Gov. Jesse Ventura is traveling around the state, trying to sell Minnesotans on his proposed budget. Some of the loudest criticism of the budget plan is coming from university and college administrators who say the governor's proposal will make them lose good professors, and raise tuition. Ventura made the first stop on his statewide budget tour at the University of Minnesota in Duluth.
Paul Hanson, UMD grad and current staffer at the UMD library was among those who protested at Ventura's meeting. (MPR Photo/Nick Schmidt)
VENTURA MADE HIS BUDGET PITCH to several hundred students and staff members, who packed into a small auditorium at UMD. Two protestors held signs charging that the governor's budget would cause tuition increases, but when Ventura stepped to the podium, he got applause and a few friendly hoots from the crowd.
Before he said a word about the budget, the governor spent several minutes pumping another of his current interests - the Xtreme Football League. Ventura said he provided color commentary for two XFL games last weekend.
"For all of you here, who are young people, who are a little disenchanted with the No Fun League, the NFL, get ready, you're gonna love this football. Truthfully, now it going to be football as you never seen before," Ventura said.
After the football talk, Ventura read a half-hour summary of his budget proposal. He highlighted the University of Minnesota-Duluth's medical school, which he wants to give additional money to. And he responded earlier criticism from University President Mark Yudof, who says the governor's budget provides the university system too small an increase.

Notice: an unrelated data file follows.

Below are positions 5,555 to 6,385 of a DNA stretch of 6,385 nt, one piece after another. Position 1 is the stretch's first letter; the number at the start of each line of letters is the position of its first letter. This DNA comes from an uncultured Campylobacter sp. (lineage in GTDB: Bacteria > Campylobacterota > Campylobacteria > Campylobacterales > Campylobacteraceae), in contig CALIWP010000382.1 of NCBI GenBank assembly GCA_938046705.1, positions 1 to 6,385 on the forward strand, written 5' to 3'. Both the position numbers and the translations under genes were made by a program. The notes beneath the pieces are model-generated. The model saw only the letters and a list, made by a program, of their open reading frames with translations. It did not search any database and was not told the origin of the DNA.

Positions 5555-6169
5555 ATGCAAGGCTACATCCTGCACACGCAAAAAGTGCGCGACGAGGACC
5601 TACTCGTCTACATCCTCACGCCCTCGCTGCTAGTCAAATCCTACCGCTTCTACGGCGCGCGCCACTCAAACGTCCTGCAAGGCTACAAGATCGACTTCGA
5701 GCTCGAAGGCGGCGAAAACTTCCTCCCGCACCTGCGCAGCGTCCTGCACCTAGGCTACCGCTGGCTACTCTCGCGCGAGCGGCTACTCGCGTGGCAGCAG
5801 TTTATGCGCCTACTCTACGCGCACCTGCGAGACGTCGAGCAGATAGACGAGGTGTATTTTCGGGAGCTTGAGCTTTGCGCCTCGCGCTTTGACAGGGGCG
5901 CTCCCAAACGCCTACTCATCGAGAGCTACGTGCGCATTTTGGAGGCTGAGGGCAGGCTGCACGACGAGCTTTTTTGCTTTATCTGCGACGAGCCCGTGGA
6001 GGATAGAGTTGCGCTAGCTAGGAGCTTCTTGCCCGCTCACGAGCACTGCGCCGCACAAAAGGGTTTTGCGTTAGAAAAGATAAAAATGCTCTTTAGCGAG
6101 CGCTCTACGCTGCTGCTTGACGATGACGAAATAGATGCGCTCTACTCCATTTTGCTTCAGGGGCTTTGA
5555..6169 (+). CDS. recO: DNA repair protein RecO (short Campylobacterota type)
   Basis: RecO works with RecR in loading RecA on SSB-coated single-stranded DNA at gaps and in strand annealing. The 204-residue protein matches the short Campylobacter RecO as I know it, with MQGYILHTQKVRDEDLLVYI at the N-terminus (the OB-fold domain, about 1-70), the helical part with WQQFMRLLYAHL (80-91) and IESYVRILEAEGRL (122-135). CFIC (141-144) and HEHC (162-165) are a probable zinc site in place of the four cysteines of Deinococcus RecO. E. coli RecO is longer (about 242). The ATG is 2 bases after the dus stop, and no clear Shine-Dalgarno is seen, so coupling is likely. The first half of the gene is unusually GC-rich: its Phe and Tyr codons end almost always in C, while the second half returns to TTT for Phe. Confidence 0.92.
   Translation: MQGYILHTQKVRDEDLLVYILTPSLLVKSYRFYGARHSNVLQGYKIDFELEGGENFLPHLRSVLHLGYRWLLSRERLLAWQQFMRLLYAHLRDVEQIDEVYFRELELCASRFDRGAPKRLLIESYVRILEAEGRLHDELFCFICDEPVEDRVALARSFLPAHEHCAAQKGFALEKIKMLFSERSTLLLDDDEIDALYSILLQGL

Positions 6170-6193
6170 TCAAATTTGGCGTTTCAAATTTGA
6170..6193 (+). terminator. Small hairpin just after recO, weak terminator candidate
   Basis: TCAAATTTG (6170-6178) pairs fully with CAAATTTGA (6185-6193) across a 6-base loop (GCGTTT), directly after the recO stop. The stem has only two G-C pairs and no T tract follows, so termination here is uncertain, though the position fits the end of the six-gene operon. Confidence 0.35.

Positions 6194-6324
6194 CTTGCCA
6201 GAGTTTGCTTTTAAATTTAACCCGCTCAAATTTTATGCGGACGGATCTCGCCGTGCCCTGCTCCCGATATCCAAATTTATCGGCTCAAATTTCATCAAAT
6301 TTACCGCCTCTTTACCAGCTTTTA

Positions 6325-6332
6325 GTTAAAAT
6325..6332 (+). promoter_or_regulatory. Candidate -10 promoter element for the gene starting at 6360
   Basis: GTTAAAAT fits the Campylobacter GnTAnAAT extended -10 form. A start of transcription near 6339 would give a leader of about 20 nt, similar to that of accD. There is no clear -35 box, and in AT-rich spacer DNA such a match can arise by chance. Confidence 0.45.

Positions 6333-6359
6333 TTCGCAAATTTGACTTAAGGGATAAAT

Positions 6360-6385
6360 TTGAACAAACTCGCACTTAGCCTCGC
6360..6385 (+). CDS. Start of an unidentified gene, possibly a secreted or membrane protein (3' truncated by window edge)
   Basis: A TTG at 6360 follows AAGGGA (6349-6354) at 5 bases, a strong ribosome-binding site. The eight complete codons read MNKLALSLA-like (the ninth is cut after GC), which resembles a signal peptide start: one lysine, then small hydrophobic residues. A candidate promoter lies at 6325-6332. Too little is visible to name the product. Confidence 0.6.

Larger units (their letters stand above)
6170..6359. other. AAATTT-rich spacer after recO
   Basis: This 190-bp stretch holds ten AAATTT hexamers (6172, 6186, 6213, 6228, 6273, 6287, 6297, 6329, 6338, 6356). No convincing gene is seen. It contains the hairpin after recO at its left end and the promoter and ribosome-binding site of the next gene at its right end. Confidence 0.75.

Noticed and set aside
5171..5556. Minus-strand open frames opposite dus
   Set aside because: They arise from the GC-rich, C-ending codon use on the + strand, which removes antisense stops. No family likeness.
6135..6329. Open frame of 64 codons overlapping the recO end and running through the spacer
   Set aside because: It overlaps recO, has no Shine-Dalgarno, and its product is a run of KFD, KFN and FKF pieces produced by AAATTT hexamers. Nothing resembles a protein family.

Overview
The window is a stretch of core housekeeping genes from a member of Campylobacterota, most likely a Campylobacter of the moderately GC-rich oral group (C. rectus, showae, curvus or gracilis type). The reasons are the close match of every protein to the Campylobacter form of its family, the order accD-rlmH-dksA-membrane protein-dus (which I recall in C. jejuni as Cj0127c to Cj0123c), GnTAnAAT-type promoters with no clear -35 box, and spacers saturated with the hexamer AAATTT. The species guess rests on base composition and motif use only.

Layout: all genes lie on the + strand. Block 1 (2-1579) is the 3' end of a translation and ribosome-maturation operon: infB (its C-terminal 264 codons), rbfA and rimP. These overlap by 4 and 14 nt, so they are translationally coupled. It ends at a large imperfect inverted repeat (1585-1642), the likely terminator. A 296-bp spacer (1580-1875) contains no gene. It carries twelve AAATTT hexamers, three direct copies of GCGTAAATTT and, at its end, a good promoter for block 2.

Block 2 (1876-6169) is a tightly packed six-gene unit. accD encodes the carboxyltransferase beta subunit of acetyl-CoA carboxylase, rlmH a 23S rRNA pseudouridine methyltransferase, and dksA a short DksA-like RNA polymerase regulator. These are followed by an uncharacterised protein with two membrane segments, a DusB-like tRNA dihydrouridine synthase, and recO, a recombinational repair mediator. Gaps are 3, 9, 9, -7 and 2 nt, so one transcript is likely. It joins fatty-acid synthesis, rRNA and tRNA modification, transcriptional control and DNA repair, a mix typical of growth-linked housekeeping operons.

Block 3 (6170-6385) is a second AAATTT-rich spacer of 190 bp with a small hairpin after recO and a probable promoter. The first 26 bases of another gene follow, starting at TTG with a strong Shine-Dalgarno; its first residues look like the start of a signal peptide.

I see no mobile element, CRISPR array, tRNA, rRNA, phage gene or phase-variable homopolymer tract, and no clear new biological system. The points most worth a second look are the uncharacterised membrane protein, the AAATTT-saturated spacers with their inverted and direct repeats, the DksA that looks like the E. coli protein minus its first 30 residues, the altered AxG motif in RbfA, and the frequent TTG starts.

I realize that President Yudof may be shocked about my budget, but I believe that with a strong economy, low unemployment, and growing personal income, the cost of government should not expand at an accelerated rate. His own economists agree with me," Ventura maintained.
Ventura took questions from the audience, about the university budget, about the Iron Range, and about the XFL. When a student suggested that Ventura's budget proposal would cause tuition hikes, the governor turned to a familiar theme.
"You've all heard me say, if you're smart enough to be in college, you ought to be smart enough to figure out how? Well I've also started a great program for tuition and scholarship by joining the National Guard. There's plenty of ways to figure out your way through school, and there's nobody who says you got to be done in four years. No rule says that," Ventura said.
IN VENTURA'S WORDS
Listen to Ventura's remarks to students at faculty at the University of Minnesota - Duluth.
Ventura said the state's universities should make their own internal cuts and "reallocations" before they ask for substantial budget increases.
UMD junior Rich Green was one of the students who spoke out to challenge Ventura on his university budget proposal. Green says he agrees with Ventura that the university should be held accountable for its spending, but he says the increase the university asked for was reasonable.
"The university should justify what they're spending their money on, and if they can make some cuts in some areas and not decrease services, by all means, that's great," Green said. "But at the same time, just to defend the university, I think there are some justifications for that increase."
During his remarks, the governor also spoke briefly about the Iron Range economy. He said his budget calls for more money for "non-traditional students," which should help out of work miners. Ventura said the state should, "do all it can" for the range, but he also said, he's only the governor, and he can't stop mines from closing.
Chris Julin covers northeast Minnesota for Minnesota Public Radio's Mainstreet unit. Reach him via e-mail at email@example.com.